Moving out of the West and into Industry
February 16, 2015, 3:10 pm
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In this series of essays on (re)definition I will be exploring how the language we use in our everyday speech contributes to furthering the political, economic and plain old power games of people who don’t have our best interest at heart. There are many things that we take for granted as simply the way the world is. One of the keys to a true liberation is understanding the fallacy of this belief. The world is the way it is because people made it that way. From the design of our education system to the design of the toaster you pulled breakfast from this morning, someone else made decisions about how all of these things work and we usually simply do what we can with the decisions they’ve made.

Language is different yet also falls within this dynamic. It is no coincidence that the word black in used to denote only the most negative of things and circumstances in the English language. While the word itself is neutral our usage of it is anything but. This is called coded language, words and phrases we use to illustrate meanings that are not explicit in the words themselves. Its how when a tea party politician mentions “welfare queens” you know they mean a large black woman; no, they never said the words large, black or woman but anyone with a reasonable knowledge of reality knows that this is exactly the image they intended to conjure.

While this may seem somewhat inane its not. Studies show that even with regards to race, people respond more positively to people of African descent who label themselves as African-American rather than Black. When primed with the various words, people are more likely to find an African-American more kind, educated & easier to relate to than a Black person, despite them being the exact same person. As I have mentioned in the preamble to this series Understanding Privilege as Priority, being Black is a distinct reality than being Negro, being Indigenous a distinct reality than being Indian, and being queer a distinct reality from being “funny”.

While much of what I look at focuses on what’s happening in this country specifically, I feel it is also crucial to understand this country in context. Unfortunately, our context is regularly skewed by politicians, busyness people, the media and anyone who is prioritizing profits over people. One of the legacies of Europe’s colonial streak is the redlining of the entire globe to ensure that some places stay flush with resources while others chronically struggle. Ironically it is the places often bereft of natural abundance which are now flush while places where Nature abounds are systematically impoverished. All of us do this on a micro-level when we engage in conversations defining the world as West, East and fail to even remember we can also go South and North.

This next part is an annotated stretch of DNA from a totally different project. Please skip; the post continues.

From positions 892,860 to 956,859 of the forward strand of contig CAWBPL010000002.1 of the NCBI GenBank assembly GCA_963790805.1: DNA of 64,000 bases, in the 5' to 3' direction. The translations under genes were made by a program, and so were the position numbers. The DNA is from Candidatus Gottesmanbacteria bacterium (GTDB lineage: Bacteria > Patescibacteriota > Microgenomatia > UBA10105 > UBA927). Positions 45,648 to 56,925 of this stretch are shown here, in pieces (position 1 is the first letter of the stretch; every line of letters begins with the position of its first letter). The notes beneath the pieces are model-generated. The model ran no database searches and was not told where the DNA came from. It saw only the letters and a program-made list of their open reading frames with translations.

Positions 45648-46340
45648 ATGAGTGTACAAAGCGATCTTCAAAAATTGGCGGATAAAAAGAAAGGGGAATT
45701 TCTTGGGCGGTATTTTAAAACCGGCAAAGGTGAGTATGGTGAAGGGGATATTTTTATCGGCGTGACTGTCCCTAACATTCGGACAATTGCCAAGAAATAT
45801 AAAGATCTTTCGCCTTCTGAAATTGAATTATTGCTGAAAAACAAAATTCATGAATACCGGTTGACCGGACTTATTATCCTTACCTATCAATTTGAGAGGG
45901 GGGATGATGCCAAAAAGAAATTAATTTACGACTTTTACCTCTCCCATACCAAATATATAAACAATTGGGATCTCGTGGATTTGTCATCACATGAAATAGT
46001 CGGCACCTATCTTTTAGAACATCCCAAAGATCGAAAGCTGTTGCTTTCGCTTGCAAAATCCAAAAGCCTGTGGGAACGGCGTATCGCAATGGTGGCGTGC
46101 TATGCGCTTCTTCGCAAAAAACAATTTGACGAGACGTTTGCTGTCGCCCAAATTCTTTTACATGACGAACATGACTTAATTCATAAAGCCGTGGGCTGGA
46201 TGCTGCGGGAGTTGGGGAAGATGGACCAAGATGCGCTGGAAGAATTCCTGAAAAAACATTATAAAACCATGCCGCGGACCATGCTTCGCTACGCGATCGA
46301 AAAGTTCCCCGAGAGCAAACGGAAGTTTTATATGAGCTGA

In the geographical world of European colonialism, there is no North and no South, only the West and the East as civilization, and humanity, by definition this culture does not exist below the equator (a reflection of some sexual repression perhaps…). Our conditioning tells us that Europe is the Center of the World so despite the fact that it lies in the geographical North it becomes the fulcrum around which all world events swing. Much can be healed in our relationship to the planet by shifting this perception of how she is made.

What do you think of when you think of the West? Most of us think of Europe and the Americas. We think of Socrates, and the Alamo, Zeus, Homer, the Renaissance, we think of the cultural lineage that defines our society. Ironically, since so many of those enslaved and brought to this country came from West Africa, how many of us call to mind drums, Ogun, and camels as part of our lineage? If we do bring these things to mind they are often encountered as examples of otherness, things from outside of the place we live and come from. What about even the concept of aloha? Hawaii, and the Pacific Islands we colonized, heck Hawaii is part of the United States! Even so, the culture of its people still doesn’t make it into the cultural fold of belonging. And you can forget about the Inuits.